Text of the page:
Editorial & Opinion
The Seattle Times
· Eleven Elements
· Reprints, Photos
The Seattle Times Store
ELEVEN ELEMENTS OF EXCELLENCE
At The Seattle Times, serving the community with quality journalism is our passion and our mission. We begin with our readers in mind, taking on topics that lead to understanding, provide innovative and useful information and contribute to quality of life. Whether the issue is health, safety, environment, social justice or public trust, we gauge a story's value by asking, "Will this story make a difference to our readers and our community? And how do we accomplish that?"
The "Eleven Elements of Excellence" guide us from story idea to end result. These are the principles we ask our reporters and editors to live by:
- Work with purpose and with passion. Know why you're doing
what you're doing. If you're not sure, ask. Don't be afraid to challenge
an assignment or an assumption - if you have a better idea. Our mandate
is not to shoot down ideas, but to consider a variety and choose the
best. Ask yourself and others: "What good does it do?" Once the path
is chosen, go at it with gusto.
- First identify questions, then find answers. Good journalism
always starts with clear questions. Work from questions, not from
conclusions, and be open to finding answers that will surprise you
- Have a point, and make it. Readers should not have to struggle
to understand what we're trying to say with a story, photo or graphic.
Help them. Write with clarity and with the authority earned by good,
thorough, unbiased reporting and editing. Strive for crisp and active
leads, strong summary paragraphs, jargonless language and unified
story packages that bring headlines, cutlines, photos and graphics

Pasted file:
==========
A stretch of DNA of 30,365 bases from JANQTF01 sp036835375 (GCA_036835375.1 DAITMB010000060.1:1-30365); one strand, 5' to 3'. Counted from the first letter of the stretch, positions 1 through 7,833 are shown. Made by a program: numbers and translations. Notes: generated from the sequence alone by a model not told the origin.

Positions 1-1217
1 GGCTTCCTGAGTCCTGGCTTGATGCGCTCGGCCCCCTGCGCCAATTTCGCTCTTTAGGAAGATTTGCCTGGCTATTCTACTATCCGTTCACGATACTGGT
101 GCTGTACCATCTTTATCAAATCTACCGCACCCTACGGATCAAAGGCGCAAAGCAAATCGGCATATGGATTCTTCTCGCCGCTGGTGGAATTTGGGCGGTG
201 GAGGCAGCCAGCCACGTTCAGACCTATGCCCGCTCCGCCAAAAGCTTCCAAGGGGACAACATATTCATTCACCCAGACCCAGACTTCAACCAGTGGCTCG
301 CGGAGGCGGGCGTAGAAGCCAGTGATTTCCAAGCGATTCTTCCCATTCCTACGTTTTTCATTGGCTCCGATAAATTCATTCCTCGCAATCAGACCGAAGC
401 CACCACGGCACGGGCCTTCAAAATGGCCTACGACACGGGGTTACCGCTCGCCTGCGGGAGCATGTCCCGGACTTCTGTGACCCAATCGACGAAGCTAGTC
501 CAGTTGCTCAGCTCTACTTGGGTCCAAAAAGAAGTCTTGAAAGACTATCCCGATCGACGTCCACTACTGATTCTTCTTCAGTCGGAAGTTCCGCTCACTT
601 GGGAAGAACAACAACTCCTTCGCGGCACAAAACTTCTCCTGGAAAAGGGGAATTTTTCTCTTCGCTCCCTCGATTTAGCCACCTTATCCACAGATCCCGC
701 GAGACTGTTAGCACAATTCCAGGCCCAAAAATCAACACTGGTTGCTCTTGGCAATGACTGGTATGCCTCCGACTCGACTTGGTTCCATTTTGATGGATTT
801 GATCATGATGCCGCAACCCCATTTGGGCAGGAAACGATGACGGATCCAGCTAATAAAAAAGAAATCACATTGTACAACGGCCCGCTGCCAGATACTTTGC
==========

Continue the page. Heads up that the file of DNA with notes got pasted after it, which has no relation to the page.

together in powerful harmony.
- Be first and best. Our heritage as an afternoon newspaper
gives us a strong foundation as a morning paper to beat the competition
in both the urgency and quality of our reporting. Whenever possible,
get tomorrow's news into tomorrow's paper. Anticipate what will be
covered by other media and go beyond that. Give readers depth and
understanding they can't get anywhere else, and help them understand
what's likely to happen next.
- Leave the pack behind. When a crowd of reporters and photographers
is headed in one direction, that's often a signal to us to go another.
Chances are there's a great, counterintuitive story or photograph
to be had by taking the road less traveled. Look for patterns in news,
and look for ways to distinguish the significant from the trivial.
Emphasize the "why" of news, and provide the context to help readers
understand how it affects them.
- Be fiercely independent. Hold those with power accountable and call readers to action. Look for stories that compel readers and community leaders to act. Challenge authority. Give voice to the powerless. Right wrongs.
- Help build community. In our increasingly diverse and fragmented
world, we have a special role and opportunity to bring people together.
Look for those threads - social, cultural, emotional - that transcend
race, age, religion, politics and geography.
- Venture from your comfort zone. Seek out perspectives different
than your own, both in the newsroom and in the community. Take advantage
of and honor our diversity.
- Respect readers, each other and yourself. Our readers are
intelligent, informed, active people. Our work should show we respect
their intelligence and their time. The way we work should show we
respect each other. And the quality of our work and our conduct should
show we respect ourselves. Central to that respect is commitment to
accuracy, ethics and integrity.
- Think rain, trees, fish, airplanes, software and coffee.
We live in one of the world's remarkable places, and the pages of
our newspaper should reflect that each and every day. Our readers
should be able to pick up the paper and know instantly: This ain't
Indianapolis. Each day, we should strive to provide a sense of place,
to introduce readers to important and interesting people, to be the
authoritative voice on the news of the day, to be the national leader
on our franchise coverage areas.
- Take risks and have fun. Every day, push yourself
and your colleagues to do better journalism. Today's standards are
a platform, not a destination. Together, let's push our profession
to new levels. We'll have fun doing it, and readers will sense our
enjoyment and share in it.